And you could have a lot of fun wondering where Dickens and Tolkien ended and Pratchett began, such was the weight of literary influence. But it went deeper than that. Drawing on first-class performances - Richard Coyle excellent as a believably conflicted von Lipwig; Claire Foy a sneering delight as Adora Deerheart, the perfect anti-love interest for the perfect anti-hero - Going Postal sent out a heartfelt plea to celebrate the individual over the corporate, the human over the machine. On that score Going Postal was a special delivery.Keith Watson, Metro, 1st June 2010
Sky has said it's trying to build a reputation for drama, and it's certainly going the right way about it. This adaptation of Sir Terry Pratchett's 33rd Discworld novel concludes tonight and it's a gloriously-realised, filmic vision of the fantasy universe.
It follows Sky's recent adaptations of Pratchett's Hogfather and The Colour Of Money, as well as bestsellers by Martina Cole and Chris Ryan. And with 20 more feature-length films in the works, all based on novels, Sky is definitely going to be giving the other channels a run for their money drama-wise.
Tonight opens excitingly, with the Ankh-Morpork post office in flames and under threat of closure from a flying banshee. The stellar cast is headed by Richard Coyle as conman-turned-postmaster Moist von Lipwig and Claire Foy as Adora Belle Dearheart.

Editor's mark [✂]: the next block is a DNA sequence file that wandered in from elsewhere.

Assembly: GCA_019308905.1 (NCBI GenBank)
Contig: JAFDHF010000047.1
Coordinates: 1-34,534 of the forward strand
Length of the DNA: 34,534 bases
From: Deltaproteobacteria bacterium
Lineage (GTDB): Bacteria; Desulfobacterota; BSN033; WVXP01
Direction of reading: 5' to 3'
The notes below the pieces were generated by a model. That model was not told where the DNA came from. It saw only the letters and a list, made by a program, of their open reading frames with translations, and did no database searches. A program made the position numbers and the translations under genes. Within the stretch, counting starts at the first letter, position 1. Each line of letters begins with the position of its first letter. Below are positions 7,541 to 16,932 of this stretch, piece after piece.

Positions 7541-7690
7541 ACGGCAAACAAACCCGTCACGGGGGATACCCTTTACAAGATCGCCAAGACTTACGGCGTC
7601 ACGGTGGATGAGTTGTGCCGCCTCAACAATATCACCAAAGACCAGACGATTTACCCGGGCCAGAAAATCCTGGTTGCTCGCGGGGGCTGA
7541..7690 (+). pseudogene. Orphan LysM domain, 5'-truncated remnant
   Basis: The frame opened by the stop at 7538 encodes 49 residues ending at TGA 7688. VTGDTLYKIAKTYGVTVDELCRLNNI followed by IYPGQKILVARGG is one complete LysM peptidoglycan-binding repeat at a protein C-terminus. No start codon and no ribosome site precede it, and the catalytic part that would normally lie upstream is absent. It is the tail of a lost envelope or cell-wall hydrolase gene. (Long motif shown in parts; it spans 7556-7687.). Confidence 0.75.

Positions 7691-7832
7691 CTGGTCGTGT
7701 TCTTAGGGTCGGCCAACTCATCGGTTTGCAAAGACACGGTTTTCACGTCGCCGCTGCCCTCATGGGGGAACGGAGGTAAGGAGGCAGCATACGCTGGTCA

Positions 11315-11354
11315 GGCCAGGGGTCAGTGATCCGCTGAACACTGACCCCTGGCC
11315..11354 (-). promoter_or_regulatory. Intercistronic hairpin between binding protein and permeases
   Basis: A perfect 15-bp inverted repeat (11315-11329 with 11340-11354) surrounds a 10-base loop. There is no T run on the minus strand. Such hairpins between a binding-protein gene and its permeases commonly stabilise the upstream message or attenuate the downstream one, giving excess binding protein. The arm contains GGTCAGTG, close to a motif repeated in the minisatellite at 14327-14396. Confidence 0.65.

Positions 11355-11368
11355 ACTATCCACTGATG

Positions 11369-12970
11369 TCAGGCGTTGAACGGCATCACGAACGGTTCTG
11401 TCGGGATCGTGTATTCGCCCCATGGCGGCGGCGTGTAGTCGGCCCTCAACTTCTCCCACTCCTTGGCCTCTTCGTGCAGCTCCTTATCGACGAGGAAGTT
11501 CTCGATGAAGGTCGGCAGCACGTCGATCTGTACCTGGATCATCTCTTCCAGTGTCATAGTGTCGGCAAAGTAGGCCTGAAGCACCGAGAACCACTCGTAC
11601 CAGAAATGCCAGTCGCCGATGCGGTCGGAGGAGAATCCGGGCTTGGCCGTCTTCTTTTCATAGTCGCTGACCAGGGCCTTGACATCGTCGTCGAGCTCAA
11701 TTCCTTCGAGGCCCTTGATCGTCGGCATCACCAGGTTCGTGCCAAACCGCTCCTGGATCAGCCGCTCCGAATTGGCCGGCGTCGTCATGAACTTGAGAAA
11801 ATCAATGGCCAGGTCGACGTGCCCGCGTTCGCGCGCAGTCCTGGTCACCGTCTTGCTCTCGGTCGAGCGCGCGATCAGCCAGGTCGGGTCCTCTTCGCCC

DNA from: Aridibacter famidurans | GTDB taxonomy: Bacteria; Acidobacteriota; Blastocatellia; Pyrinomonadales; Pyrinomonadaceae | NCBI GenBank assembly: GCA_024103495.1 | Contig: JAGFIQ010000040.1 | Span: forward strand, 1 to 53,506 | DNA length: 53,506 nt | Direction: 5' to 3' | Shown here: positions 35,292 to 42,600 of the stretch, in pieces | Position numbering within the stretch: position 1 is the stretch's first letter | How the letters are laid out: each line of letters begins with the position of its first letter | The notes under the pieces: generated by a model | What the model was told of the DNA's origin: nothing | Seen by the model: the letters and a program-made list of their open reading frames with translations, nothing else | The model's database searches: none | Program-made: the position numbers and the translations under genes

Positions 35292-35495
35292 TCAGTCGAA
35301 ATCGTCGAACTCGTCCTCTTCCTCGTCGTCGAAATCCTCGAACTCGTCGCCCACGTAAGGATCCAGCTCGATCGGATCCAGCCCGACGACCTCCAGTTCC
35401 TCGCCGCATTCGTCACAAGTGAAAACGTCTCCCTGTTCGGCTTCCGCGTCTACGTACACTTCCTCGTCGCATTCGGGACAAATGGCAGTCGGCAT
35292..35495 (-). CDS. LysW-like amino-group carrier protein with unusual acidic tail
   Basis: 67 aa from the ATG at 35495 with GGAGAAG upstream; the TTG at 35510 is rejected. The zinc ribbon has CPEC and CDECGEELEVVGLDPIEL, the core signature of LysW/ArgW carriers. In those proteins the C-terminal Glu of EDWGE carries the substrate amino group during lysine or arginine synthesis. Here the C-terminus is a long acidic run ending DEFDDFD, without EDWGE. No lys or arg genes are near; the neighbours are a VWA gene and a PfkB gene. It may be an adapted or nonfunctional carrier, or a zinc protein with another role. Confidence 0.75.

But it's the spectacular scenery and special effects that make this an absolutely first-class show.Jane Simon, The Mirror, 31st May 2010
The cosmology of Going Postal is perhaps best described as pre-Newtonian. The Earth is flat and rests on the back of three humungous elephants, which in turn rest on the back of a giant turtle. This, as Terry Pratchett devotees will know, is Discworld, an extensively chronicled alternative universe in which the knowing joke is one of the fundamental physical forces. Those who aren't Pratchett devotees might be pleasantly surprised by Going Postal, which is so nicely done that it makes a proselytising case for the author's distinctive imagination. Richard Coyle plays Moist von Lipwig, a con-man and fraudster who is saved from the gallows to bring a bit of healthy competition back to the communications industry in Ankh-Morpork. Charles Dance's Lord Vetinari invites him to revitalise the derelict postal system in order to give consumers an alternative to a kind of steampunk telegraphy system, run with monopolistic greed by the villainous Reacher Gilt.
Moist has no intention of doing any such thing, particularly since he soon learns that all his predecessors have died trying. But as he tries to raise enough funds to flee, he inadvertently invents postage stamps - and begins to be haunted by the consequences of his former frauds. He also has the problem of getting away from his probation officer, a giant golem called Mr Pump, who eventually brings him into contact with the love interest in the piece, a young woman who runs a golem rights consciousness-raising group. It looks terrific and is full of good jokes, including a running gag about Stanley, one of the junior postal clerks, who is an obsessive pin collector. In an attempt to make small talk with him, Moist mentions that he's seen Pins Monthly on the newsstands. "That rag is for hobbyists," hisses Stanley. "True pinheads only read Total Pins." There are appropriately scary villains, some lovely special effects, including a tsunami of undelivered letters that pursues Moist through the corridors of the old Post Office, and just enough real feeling to make you care about what happens next. One of the opening credits read "Mucked about by Terry Pratchett", but neither he, nor they, mucked it up.Tom Sutcliffe, The Independent, 31st May 2010